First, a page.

Giving into popular, “Hamilton”-loving demand, the Treasury Department has announced that instead of replacing Alexander Hamilton with a woman on the $10 bill, they’ll be making room by knocking Andrew Jackson off the $20. And their choice to replace him? Harriet Tubman.
The announcement was met with mixed responses. Treasury Secretary Jacob Lew initially promised to revamp the $10 bill with a woman last June, and while many are happy to see Tubman slated for the $20, women’s groups have expressed frustration that choosing to bump Jackson rather than Hamilton means a longer wait before the famous abolitionist gets to front the currency.
The announcement was timely, however, in one way: Tubman, famous for helping hundreds of slaves to freedom, was called “Moses” by fellow abolitionist William Lloyd Garrison. (The name stuck; a 1978 miniseries on Tubman was called “A Woman Called Moses,” and Sarah Bradford’s 2004 biography of Tubman was titled “Harriet Tubman: The Moses of Her People.”) As we prepare to observe Passover beginning this weekend, here are three ways to make Tubman’s legacy part of your celebration.
Get involved in the fight against the modern slave trade
Unfortunately, the slave trade is still strong in 2016; according to the Walk Free Foundation, in 2014, 38.5 million people lived in slavery around the world. It’s often disguised, unlike the slavery of the Jews in Egypt or African Americans in the early United States. While we gather to celebrate our own liberation, Tubman’s example can serve as a reminder that the best way to respect our own liberation is to work to help others achieve theirs. To learn more about how you can help, visit the Walk Free Foundation’s website, check out CNN’s Freedom Project, and learn from these tips from the U.S. Department of State.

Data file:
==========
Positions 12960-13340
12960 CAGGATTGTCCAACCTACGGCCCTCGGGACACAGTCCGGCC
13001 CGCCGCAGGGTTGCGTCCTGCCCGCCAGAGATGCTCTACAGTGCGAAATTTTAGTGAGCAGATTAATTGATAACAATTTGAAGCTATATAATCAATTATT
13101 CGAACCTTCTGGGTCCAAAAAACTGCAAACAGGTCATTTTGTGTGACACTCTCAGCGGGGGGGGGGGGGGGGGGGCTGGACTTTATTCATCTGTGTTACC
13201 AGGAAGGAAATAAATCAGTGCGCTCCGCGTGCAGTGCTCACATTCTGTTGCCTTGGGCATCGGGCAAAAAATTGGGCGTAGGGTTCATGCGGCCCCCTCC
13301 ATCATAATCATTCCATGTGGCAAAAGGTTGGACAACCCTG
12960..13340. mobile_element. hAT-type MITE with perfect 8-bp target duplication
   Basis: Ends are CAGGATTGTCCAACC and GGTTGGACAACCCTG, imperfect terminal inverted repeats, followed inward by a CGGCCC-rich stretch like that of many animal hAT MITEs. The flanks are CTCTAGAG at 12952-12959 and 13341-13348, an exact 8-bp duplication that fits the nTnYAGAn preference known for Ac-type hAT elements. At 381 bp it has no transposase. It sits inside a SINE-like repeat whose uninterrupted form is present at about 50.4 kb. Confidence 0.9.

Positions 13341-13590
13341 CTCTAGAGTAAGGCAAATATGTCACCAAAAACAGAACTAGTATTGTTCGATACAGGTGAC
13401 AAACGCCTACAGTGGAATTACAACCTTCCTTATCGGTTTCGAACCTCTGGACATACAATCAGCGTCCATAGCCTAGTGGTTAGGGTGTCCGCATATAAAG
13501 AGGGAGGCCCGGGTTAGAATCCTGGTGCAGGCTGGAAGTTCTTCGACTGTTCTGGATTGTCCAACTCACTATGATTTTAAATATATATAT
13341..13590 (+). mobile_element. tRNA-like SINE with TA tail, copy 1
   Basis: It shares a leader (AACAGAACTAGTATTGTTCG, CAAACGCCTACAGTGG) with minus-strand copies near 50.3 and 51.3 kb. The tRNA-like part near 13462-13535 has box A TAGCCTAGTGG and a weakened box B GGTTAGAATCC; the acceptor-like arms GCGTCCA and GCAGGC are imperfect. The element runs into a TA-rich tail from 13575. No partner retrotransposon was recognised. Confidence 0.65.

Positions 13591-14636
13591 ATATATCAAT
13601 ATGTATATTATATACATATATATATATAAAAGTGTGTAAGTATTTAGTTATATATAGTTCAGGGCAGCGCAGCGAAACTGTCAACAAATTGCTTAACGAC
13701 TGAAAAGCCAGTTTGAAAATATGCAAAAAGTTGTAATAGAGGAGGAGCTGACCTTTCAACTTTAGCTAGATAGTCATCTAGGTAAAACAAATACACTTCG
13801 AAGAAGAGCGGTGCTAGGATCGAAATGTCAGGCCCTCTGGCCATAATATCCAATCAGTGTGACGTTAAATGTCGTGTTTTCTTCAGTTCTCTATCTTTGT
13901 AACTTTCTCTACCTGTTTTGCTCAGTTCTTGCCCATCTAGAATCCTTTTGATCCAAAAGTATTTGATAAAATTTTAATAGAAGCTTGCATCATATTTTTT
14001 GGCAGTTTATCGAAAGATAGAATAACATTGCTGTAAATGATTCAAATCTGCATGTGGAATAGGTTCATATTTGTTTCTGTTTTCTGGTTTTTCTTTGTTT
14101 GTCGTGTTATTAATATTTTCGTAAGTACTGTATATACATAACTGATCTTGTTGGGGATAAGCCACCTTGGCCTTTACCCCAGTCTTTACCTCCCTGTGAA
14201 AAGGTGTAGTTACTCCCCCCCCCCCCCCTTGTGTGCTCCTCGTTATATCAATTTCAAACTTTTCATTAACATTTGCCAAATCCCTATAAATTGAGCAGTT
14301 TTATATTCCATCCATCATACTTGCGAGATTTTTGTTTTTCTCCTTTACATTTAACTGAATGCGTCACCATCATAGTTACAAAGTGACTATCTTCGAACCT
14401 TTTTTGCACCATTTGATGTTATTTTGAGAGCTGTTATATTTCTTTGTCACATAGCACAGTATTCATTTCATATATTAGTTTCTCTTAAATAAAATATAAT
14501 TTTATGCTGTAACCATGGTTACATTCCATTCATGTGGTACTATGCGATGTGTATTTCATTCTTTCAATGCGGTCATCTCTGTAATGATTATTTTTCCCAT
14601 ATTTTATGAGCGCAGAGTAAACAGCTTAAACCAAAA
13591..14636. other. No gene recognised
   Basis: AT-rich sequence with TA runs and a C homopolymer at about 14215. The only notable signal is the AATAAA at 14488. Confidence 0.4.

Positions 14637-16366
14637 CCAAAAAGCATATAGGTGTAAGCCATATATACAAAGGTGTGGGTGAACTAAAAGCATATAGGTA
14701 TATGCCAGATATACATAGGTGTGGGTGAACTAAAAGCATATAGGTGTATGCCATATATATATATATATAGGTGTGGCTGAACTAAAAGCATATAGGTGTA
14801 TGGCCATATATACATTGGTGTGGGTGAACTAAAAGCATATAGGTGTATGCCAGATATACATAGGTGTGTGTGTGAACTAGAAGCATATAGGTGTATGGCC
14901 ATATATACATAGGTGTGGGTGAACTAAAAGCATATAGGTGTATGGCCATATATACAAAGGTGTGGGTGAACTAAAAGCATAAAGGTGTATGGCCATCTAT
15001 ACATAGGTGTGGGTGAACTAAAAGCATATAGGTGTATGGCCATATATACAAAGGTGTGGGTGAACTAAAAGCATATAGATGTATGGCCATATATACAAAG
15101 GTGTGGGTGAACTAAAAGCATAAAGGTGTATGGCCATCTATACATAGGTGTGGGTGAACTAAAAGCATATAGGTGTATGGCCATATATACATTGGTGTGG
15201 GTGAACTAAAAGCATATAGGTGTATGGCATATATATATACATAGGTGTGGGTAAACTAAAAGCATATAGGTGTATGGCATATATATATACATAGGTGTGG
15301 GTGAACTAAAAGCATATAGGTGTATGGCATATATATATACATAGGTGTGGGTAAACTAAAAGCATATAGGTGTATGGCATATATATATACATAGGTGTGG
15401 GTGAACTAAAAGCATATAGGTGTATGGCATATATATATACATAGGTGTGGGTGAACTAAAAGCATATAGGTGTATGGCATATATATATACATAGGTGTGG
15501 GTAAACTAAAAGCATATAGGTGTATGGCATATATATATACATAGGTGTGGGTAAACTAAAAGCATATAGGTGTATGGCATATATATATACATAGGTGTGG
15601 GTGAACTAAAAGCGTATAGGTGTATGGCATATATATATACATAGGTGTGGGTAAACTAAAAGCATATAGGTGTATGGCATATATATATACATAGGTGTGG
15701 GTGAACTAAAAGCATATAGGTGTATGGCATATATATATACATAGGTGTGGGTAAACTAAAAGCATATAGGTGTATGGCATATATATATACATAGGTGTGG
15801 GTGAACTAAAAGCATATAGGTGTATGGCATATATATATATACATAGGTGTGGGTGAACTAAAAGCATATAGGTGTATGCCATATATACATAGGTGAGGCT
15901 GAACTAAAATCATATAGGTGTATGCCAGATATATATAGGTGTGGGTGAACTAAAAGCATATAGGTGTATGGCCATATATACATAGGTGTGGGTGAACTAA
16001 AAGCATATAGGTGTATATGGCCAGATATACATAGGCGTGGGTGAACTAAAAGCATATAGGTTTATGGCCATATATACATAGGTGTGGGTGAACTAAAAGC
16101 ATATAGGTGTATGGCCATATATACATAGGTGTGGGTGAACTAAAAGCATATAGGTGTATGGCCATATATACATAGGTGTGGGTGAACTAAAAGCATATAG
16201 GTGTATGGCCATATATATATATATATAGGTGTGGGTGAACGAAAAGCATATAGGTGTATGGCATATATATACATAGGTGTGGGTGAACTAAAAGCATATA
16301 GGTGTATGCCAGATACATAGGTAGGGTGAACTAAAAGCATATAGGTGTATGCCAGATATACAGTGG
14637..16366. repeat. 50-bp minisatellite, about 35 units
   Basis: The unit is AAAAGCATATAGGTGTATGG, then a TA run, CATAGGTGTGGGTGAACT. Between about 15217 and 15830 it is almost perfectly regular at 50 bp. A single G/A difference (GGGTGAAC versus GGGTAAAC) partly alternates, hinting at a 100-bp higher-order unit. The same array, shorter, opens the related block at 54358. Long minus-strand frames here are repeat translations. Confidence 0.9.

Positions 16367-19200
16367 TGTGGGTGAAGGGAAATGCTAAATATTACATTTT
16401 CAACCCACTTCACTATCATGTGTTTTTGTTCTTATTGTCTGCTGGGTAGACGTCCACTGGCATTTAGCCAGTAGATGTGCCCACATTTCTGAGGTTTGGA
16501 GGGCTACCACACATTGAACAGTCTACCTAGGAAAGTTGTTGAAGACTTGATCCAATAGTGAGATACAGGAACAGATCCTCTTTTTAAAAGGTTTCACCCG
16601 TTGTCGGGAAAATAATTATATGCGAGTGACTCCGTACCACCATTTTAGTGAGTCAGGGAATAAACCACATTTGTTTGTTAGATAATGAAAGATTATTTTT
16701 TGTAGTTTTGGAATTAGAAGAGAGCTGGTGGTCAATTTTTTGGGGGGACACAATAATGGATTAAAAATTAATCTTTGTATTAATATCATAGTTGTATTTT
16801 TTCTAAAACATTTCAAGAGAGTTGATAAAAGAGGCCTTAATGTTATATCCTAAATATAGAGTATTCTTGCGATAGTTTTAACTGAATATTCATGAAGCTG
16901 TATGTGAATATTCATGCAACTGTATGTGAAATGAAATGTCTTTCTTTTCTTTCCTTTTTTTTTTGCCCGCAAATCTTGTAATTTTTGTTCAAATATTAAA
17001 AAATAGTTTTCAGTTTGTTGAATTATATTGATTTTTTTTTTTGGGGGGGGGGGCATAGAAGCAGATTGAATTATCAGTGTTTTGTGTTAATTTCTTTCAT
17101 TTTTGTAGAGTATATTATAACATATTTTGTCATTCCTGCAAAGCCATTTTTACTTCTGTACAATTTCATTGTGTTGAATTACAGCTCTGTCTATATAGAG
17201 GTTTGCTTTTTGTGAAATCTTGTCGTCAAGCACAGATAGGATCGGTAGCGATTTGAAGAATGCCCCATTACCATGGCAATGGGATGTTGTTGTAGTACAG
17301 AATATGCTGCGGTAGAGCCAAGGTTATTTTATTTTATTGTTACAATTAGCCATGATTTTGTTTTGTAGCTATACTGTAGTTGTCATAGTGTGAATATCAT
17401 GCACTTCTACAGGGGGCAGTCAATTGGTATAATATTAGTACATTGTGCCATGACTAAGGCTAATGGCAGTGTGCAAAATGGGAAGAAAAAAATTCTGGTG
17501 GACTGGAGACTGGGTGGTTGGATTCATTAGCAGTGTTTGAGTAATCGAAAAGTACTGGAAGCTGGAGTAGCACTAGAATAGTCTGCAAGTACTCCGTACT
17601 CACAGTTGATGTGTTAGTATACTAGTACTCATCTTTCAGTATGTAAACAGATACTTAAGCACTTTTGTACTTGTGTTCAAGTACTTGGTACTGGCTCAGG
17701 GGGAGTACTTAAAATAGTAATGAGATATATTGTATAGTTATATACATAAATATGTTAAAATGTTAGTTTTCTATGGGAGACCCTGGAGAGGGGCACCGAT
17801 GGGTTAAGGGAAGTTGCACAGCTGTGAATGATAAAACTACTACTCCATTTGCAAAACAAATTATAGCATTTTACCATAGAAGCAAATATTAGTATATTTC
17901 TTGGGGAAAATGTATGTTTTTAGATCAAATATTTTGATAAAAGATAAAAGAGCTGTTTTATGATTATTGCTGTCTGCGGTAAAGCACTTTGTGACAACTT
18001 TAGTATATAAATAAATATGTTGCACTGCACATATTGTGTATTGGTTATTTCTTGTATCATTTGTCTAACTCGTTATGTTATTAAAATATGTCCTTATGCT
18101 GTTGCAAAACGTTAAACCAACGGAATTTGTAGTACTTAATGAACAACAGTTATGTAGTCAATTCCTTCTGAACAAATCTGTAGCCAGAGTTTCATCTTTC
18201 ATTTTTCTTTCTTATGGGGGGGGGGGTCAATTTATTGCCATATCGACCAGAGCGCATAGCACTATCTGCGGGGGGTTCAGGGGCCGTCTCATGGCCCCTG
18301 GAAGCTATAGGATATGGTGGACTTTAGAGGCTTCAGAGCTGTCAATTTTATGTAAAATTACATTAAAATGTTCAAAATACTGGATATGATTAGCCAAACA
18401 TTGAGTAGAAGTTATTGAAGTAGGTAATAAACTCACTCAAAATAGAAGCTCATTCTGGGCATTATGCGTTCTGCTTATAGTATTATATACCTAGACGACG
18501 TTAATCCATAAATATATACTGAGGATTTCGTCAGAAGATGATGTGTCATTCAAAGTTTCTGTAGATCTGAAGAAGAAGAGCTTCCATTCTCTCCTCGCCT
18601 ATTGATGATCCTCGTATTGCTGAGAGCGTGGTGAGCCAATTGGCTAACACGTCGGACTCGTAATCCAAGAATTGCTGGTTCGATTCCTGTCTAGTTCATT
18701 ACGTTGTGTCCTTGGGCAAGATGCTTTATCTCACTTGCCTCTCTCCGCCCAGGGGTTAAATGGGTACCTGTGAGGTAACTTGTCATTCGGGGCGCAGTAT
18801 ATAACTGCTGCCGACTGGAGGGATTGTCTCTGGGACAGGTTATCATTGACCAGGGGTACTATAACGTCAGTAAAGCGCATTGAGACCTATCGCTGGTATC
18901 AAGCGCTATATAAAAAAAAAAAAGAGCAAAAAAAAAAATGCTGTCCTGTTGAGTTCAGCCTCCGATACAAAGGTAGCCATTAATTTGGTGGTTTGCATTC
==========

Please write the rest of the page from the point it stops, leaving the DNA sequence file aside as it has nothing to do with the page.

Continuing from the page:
Talk about the complicated legacy of slave-owning Jews
Jews who participated in Europe’s colonization of the Americas were frequently slave-owners. When the Forward attended the opening of a Princeton Art Museum exhibit on early American-Jewish art this year, a curator explained that early American Jews were split on the issue of slavery, a division that shaped the development of American Jewry. Talking about the role of Jews in American slavery lets us honor Tubman and deepen our understanding of Passover’s contemporary significance. There are many books available on the subject; Eli Faber’s “Jews, Slaves and the Slave Trade” is a good place to start.
Make your Seder more culturally inclusive
Shais Rishon published a moving piece on Tablet earlier this week, “For African-American Jews, The History’s in the Charoset,” on the significance of Passover for African-American Jews. “For us, the Seder plate isn’t something symbolic of an event that happened to ‘ancestors’ a long, long time ago in a country far, far away,” he wrote. “It’s about experiences that happened to family — our grandparents, great-grandparents, great-great grandparents— of whom we own photographs and maybe even have had the privilege of actually knowing, in the country we still actually live in.” Learning more about the African American Jewish experience, and incorporating culturally diverse elements into your Seder (like Rishon’s Charoset recipe), is a great way to incorporate Tubman’s legacy in your Passover celebrations.
Talya Zax is the Forward’s culture intern. Contact her at firstname.lastname@example.org or on Twitter, @TalyaZax